It has been one hell of a 1/2 year: after my final graduation in May, Levi and I remained for a few more weeks in Connecticut to train for World Team trials which were held in Vegas in early June. After winning a spot on the 2007 World Team set to compete in Azerbaijan in September of this year. it became time to settle into our new abode and make a calculated adjustment to enhance my final competitive run. Levi and his mother (graciously) drove our belongings out to Colorado Springs where we made our move back into the Olympic Training Center (I had lived there from 2002-04 training for the Athens Games). During the summer, we trained in Canada and then in Poland, where my preparation for the World Championships came to an abrupt halt when I dislocated my knee during practice. Actually, the halt was not that abrupt. I walked out after the relocation and was convinced that it it had been a minor patella shift at worst. In that mindset, I so proceeded with some rehab and training through the rest of the Poland camp and then back in Colorado. I was reluctant to take an MRI of my knee because I figured that if I was going to go ahead and compete in Azerbaijan (which I was pretty dead set on) then it would be psychologically better not to know exactly what was wrong with it. That plan held up until 2 weeks later when I dislocated my knee again, this time with such a small precipitation force that we knew things were not good. The MRI revealed that I had completely torn my ACL and that my lateral ligaments were also torn but not completely through. I went through several more stages of denial before the doctor put it pretty clearly – that it was a choice between going to the World Championships at 50% or to the Olympic at 100%. Coaches pretty much made that call for me and I was into surgery a few days later.So, I spent the next 3 month in intensive rehab mode – 5 hours a day in rehab, 2 in the weight room, some cardio, video work, getting into my new weight class, pretty much sums up how I and the many people helping me out, have gotten me to where I am right now…which is just beginning live wrestling again. It is so exciting and I am totally pumped for my run at Beijing. Deprivation definitely makes for appreciation and I am having one of my best X-mas’s ever getting to battle a bit again.During the rehab time,
I also have worked a bit with a US Olympic Committee project to create Division I wrestling for women in the NCAA which would help eliminate the dilemma that too many high school girl wrestlers have right now between a good education and their athletic interests. I have also been working with a community organization named Project START which helps struggling high school freshmen and sophomore students (worked with them in 02-04) in their endevour to create and entire charter school around their principles of support towards achievement. It has been a great ride since graduation. The injury was a bit heartbreaking in that it cost me the World Championships, but it did leave me with the Olympics and for that I am eternally grateful.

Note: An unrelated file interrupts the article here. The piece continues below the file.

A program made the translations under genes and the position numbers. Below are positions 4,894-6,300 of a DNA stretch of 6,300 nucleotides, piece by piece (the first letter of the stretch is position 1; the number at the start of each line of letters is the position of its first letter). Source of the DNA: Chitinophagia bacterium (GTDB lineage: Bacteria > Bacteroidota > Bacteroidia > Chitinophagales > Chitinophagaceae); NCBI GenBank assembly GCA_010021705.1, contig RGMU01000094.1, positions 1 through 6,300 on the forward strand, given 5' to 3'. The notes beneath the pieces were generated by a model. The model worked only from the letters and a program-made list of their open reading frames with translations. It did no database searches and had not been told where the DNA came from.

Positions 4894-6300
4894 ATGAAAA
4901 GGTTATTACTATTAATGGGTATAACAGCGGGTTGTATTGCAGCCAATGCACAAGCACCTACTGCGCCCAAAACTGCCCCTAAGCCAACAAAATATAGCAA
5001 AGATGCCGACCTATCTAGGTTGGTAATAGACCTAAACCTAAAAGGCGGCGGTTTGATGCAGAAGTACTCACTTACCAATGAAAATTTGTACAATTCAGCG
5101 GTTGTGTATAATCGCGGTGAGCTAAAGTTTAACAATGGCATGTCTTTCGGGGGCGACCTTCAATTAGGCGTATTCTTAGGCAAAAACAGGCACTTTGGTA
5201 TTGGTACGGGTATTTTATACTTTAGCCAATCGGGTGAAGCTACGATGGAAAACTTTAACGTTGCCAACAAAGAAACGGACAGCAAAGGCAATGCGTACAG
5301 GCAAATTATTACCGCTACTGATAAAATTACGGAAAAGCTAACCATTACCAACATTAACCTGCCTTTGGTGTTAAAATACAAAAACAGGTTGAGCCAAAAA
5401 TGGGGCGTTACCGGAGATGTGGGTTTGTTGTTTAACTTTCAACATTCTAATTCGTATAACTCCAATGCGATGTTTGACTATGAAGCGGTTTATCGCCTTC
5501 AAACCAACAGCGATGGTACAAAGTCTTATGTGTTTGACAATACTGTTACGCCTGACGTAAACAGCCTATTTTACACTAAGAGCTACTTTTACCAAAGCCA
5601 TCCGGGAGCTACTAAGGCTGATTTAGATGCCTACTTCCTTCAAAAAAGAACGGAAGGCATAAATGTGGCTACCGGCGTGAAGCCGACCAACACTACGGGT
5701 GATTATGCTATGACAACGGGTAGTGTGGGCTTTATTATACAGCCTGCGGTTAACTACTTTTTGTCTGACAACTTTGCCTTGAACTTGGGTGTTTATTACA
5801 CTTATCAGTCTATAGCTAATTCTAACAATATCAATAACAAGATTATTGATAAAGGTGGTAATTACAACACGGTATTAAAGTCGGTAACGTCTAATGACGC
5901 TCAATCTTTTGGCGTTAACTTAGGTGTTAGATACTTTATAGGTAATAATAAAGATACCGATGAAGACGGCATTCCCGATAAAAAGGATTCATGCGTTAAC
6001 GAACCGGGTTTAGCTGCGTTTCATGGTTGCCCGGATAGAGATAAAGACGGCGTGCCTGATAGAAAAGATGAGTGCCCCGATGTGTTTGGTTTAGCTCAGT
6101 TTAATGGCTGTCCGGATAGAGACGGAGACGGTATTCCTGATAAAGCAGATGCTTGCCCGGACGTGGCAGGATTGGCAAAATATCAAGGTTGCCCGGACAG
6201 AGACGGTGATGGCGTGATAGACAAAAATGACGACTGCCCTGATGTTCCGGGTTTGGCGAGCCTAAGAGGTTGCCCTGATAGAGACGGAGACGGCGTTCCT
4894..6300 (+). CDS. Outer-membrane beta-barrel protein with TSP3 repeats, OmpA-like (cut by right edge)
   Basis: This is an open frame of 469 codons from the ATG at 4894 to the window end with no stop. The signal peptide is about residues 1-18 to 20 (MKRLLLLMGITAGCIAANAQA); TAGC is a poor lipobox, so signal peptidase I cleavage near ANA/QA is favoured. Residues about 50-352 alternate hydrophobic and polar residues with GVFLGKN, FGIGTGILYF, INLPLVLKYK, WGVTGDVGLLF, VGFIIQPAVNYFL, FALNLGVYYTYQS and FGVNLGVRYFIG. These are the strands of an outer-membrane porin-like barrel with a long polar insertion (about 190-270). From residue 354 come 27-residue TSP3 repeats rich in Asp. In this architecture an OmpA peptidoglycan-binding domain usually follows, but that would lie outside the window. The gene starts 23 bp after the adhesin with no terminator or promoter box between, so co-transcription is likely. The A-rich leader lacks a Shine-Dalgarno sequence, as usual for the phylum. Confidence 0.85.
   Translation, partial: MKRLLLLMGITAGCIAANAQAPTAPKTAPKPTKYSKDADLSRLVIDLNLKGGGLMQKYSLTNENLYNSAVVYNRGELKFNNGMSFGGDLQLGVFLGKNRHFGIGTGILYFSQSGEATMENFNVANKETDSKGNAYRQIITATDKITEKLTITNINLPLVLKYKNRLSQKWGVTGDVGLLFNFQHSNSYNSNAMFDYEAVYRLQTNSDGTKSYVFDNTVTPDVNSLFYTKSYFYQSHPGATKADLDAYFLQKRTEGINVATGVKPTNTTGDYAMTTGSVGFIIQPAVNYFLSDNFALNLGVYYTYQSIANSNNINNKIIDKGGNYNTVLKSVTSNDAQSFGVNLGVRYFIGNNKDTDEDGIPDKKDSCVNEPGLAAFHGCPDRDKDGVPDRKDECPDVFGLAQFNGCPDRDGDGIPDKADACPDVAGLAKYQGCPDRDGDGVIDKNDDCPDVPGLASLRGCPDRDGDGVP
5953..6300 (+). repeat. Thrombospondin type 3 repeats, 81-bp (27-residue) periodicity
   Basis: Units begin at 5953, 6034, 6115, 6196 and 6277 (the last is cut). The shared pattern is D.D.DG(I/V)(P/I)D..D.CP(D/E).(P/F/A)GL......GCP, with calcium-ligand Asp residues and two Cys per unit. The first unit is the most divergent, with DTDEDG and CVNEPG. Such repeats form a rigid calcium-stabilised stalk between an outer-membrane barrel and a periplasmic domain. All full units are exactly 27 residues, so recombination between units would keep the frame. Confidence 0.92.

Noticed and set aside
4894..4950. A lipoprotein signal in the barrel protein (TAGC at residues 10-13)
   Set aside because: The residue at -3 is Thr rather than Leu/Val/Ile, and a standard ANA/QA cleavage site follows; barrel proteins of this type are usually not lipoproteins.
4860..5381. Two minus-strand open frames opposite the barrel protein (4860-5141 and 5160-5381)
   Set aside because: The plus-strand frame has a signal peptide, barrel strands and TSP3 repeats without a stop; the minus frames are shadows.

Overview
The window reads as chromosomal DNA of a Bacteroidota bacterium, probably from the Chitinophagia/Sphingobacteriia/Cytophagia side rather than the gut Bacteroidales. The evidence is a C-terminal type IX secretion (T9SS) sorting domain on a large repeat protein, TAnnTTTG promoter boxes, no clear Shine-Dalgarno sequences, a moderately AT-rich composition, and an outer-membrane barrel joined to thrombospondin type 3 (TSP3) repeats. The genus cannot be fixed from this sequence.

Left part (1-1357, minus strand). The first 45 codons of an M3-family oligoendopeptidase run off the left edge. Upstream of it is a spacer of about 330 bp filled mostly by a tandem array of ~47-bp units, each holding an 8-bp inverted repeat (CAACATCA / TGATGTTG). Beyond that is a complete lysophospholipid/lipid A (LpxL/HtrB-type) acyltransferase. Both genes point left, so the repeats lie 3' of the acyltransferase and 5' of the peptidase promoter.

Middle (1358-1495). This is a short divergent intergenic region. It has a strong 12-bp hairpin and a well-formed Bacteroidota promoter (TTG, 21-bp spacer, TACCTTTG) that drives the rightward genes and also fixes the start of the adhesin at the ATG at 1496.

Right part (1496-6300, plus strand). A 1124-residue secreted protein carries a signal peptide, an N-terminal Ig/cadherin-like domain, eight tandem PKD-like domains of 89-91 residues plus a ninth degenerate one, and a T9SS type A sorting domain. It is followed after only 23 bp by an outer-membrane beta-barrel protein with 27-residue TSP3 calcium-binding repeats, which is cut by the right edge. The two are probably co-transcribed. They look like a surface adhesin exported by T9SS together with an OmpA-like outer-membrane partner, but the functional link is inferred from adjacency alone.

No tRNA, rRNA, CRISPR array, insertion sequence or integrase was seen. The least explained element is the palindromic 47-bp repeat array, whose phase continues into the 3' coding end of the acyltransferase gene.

My husband has bloomed into one of the finest wrestling coaches out there (who knew, he really just started out of necessity becasuse we were out in Connecticut) and several other girls have taken him on as their coach as well. We are having a blast working toward the Olympic Gold and I am getting closer and closer to obtaining the level of mental control that is the essential ingredient that I have been striving toward since my come back. I know that what I do is a really fun game, and the trick has been keeping that balance between knowing that it means nothing and everything at the same time.
Thanks for listening to my rounding out of 2007. I wish you and your families my kind of elation this holiday season. At times, I miss every one of my friends and supporters that have graced my life along the way. Happy Holidays!
CARMEN PATRICIA MIRANDA PORTELLI
The Farmington Hills Police Department is requesting the public’s help in locating Carmen Patricia Miranda-Portelli, 29, of Farmington Hills, who has been missing since about 6 p.m. Tuesday, July 31.
She is Hispanic, 5 feet, 3 inches tall and weighs 126 pounds. She has brown hair and brown eyes and was last seen in the area of Orchard Lake Road and Grand River. She was wearing black shorts and a black shirt. At this time there is no indication of foul play, however, her family is concerned for her well-being.
Anyone with information on her whereabouts is asked to contact the Farmington Hills Police Department Command Desk at (248) 871-2610.